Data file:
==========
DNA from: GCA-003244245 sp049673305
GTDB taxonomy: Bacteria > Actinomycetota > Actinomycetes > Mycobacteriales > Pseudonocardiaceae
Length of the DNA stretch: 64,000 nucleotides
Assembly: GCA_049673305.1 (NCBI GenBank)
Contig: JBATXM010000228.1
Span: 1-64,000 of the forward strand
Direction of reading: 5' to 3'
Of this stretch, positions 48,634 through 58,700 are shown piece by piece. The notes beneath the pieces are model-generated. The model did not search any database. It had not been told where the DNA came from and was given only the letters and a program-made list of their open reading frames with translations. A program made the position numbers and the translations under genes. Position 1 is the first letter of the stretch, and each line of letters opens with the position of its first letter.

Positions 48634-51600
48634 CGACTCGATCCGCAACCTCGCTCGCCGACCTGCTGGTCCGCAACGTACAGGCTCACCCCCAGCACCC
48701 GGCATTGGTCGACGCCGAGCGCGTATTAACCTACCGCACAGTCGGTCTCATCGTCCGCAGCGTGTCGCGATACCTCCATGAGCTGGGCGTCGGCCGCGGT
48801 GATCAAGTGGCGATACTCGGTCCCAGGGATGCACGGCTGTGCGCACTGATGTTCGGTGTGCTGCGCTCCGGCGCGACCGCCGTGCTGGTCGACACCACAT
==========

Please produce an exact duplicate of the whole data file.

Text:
DNA from: GCA-003244245 sp049673305
GTDB taxonomy: Bacteria > Actinomycetota > Actinomycetes > Mycobacteriales > Pseudonocardiaceae
Length of the DNA stretch: 64,000 nucleotides
Assembly: GCA_049673305.1 (NCBI GenBank)
Contig: JBATXM010000228.1
Span: 1-64,000 of the forward strand
Direction of reading: 5' to 3'
Of this stretch, positions 48,634 through 58,700 are shown piece by piece. The notes beneath the pieces are model-generated. The model did not search any database. It had not been told where the DNA came from and was given only the letters and a program-made list of their open reading frames with translations. A program made the position numbers and the translations under genes. Position 1 is the first letter of the stretch, and each line of letters opens with the position of its first letter.

Positions 48634-51600
48634 CGACTCGATCCGCAACCTCGCTCGCCGACCTGCTGGTCCGCAACGTACAGGCTCACCCCCAGCACCC
48701 GGCATTGGTCGACGCCGAGCGCGTATTAACCTACCGCACAGTCGGTCTCATCGTCCGCAGCGTGTCGCGATACCTCCATGAGCTGGGCGTCGGCCGCGGT
48801 GATCAAGTGGCGATACTCGGTCCCAGGGATGCACGGCTGTGCGCACTGATGTTCGGTGTGCTGCGCTCCGGCGCGACCGCCGTGCTGGTCGACACCACAT